Christian family fights for kidnapped daughter in Pakistan

IN DECEMBER 2020, police officials in Faisalabad city, Pakistan, rescued 12-year-old Christian Farah Shaheen from a Muslim man Khizar Ahmad Ali who reportedly abducted, raped, and forced her to marry him. Shaheen spent five months chained up in a cattle pen in the yard of her 45-year-old captor’s home, where she was forced to work all day clearing the animals’ dung, her family claim. Her wounded ankles and feet were bandaged at the police station. The court sent her to a shelter house. In mid-January. 2021, police dropped the investigation, claiming that she married one of her abductors of her own will. Asif Masih, Shaheen’s father, told Aid to the Church in Need (ACN) about the family’s struggle.

“She was an identical twin. I couldn’t educate any of my six children, especially after the death of their mother six years ago. On the night of June 25, I was out driving my auto rickshaw [a three-wheeled motorized version of the traditional pulled rickshaw]. They forcibly entered my house, pushed aside my children, assaulted my mother and kidnapped Farah. They are criminals who challenged me to do whatever I can.    

“Whenever I visited the police station, the investigative officer, Mussadiq Hussain, called me chura (low caste) only meant for cleaning manholes. He abused me for filing a case in their community and threatened to put a noose around my neck. I was accused of lying.

“I took loan to file a writ in the court. The First Information Report was finally filed three months after the abduction. Hussain repeatedly said that she is with her aunt. I patiently listened and stood for hours outside his room. Still I was denied justice.

“A pastor reached out to us to help but vanished after receiving 15,000 rupees (US$ 93.33) from the abductors. A Muslim in our neighborhood accompanied us in the investigation and testified that Farah is underage and unfit for marriage. He helped bring about the arrest of Khizar. But he was released 20 days later.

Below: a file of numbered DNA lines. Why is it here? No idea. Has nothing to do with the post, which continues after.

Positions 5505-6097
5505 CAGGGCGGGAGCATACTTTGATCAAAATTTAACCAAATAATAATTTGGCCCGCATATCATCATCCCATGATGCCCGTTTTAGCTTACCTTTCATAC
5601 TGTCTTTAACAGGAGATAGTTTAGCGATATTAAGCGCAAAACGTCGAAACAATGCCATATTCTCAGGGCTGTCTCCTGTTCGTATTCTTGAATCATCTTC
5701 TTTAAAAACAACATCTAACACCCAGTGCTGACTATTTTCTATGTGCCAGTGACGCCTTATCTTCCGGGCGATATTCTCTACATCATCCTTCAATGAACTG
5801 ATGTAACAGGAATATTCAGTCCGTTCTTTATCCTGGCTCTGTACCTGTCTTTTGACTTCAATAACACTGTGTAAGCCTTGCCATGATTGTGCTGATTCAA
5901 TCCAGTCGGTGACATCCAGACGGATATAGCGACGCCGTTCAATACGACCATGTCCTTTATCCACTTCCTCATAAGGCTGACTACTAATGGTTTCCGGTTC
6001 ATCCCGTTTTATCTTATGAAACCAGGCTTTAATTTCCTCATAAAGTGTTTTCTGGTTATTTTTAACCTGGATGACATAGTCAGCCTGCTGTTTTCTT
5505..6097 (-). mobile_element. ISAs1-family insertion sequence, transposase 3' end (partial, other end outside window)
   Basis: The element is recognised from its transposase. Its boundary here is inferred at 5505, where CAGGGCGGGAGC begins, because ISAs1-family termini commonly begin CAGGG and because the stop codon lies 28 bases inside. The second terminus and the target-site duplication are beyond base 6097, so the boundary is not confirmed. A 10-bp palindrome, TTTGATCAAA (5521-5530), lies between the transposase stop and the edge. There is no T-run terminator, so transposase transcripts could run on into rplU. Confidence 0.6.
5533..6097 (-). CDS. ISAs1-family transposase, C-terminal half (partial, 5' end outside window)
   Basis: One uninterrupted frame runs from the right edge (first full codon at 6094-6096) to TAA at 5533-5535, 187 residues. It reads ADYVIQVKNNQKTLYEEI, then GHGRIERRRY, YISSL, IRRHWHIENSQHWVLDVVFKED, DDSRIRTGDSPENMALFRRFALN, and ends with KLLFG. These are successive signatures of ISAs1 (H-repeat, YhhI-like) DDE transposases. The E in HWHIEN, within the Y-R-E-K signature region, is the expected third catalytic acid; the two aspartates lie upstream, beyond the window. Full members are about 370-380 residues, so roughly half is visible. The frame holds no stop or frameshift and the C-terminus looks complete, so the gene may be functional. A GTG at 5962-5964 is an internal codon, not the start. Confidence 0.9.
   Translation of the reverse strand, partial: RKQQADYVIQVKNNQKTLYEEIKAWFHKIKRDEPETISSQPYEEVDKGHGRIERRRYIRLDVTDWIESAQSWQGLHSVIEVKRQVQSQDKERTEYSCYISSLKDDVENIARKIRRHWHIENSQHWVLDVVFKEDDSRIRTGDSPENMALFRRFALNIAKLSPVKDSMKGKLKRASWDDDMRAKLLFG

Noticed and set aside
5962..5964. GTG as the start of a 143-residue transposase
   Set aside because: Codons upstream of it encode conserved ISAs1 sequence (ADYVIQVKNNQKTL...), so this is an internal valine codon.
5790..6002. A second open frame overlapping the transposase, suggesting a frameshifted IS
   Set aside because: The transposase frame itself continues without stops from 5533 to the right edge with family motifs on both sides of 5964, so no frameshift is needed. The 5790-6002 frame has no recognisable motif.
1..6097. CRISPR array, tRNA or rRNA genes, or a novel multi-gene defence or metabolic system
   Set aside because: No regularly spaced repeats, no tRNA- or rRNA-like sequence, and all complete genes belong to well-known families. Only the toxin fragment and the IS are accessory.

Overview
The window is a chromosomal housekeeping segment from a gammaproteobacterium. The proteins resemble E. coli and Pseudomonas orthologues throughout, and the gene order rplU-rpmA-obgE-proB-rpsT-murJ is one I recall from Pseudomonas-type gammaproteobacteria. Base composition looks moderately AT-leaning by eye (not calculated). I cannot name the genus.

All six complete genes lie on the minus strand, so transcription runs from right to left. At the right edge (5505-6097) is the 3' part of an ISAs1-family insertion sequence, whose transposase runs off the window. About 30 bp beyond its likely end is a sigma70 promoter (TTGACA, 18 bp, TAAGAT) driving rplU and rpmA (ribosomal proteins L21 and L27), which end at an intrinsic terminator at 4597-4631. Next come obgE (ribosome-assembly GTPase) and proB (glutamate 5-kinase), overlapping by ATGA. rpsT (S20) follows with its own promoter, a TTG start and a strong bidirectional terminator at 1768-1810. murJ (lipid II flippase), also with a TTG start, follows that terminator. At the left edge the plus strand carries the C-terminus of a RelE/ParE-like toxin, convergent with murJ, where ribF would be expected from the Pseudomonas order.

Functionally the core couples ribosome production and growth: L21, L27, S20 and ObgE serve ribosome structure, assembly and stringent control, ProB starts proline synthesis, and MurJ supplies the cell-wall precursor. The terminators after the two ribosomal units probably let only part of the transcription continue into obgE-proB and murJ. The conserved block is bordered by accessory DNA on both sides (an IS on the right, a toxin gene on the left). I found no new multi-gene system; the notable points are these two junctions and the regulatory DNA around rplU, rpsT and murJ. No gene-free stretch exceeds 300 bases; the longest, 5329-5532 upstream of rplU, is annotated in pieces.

“On October 3, in the evening, Hussain informed us that Farah had married Khizar and testified in the police station. ‘The case is over and I have released Khizar,’ he said. laughing. This investigative officer is responsible for my plight. He advises forgetting her or be ready for the noose for getting my own daughter killed.

“Crying, she shared her suffering and insisted upon returning home. I also cried and shared how I ran from pillar to post. No one listens to us. Her twin brother fell ill after seeing the condition of Farah at the police station.   

Asif Masih holding a photo of his daughteer during a protest in Faisalabad

“Last November, my elderly father saw a group of Christians protesting in the case of another victim of forced conversion. He reached out to the organizer, a human rights activist, and requested he help us. On the first day at the police station, Farah cried and told how they tortured her. ‘I was tied Papa, what could I do,’ she said. She was also denied food sometimes, despite working hard on the harvest for a farm owner.  

“Later she was pressured to change the statement she made in court. Whenever she saw her abductor, she would become silent. Now she is afraid of me. She firmly believes that her family will kill her in the name of honor. I only met her twice at the shelter house.

“Her abductor puts her under threat to give a statement in their favor. Doctors say she is 17. My marriage certificate is 17 years old. The medical team is an accomplice. Not even the police is helping us. I wasn’t shown any certificate of her conversion or marriage. They have snatched my daughter. Police scold us for visiting the police station. Khizar never shows up. We are asked by police officials to ignore any call from their seniors. Nobody is sharing any update.    

“The case is in the session court Faisalabad now. Our judicial system is slow, packed with at least 300 cases. The judge only calls those of a serious nature. This is not a simple case. I beg Prime Minister Imran Khan and the whole country to return our daughter, who is 13. Everybody please pray for her safe return. We are poor people. My eldest son works at a glove factory. We shall be very thankful. We are still being threatened and continue facing persecution.”

—Kamran Chaudhry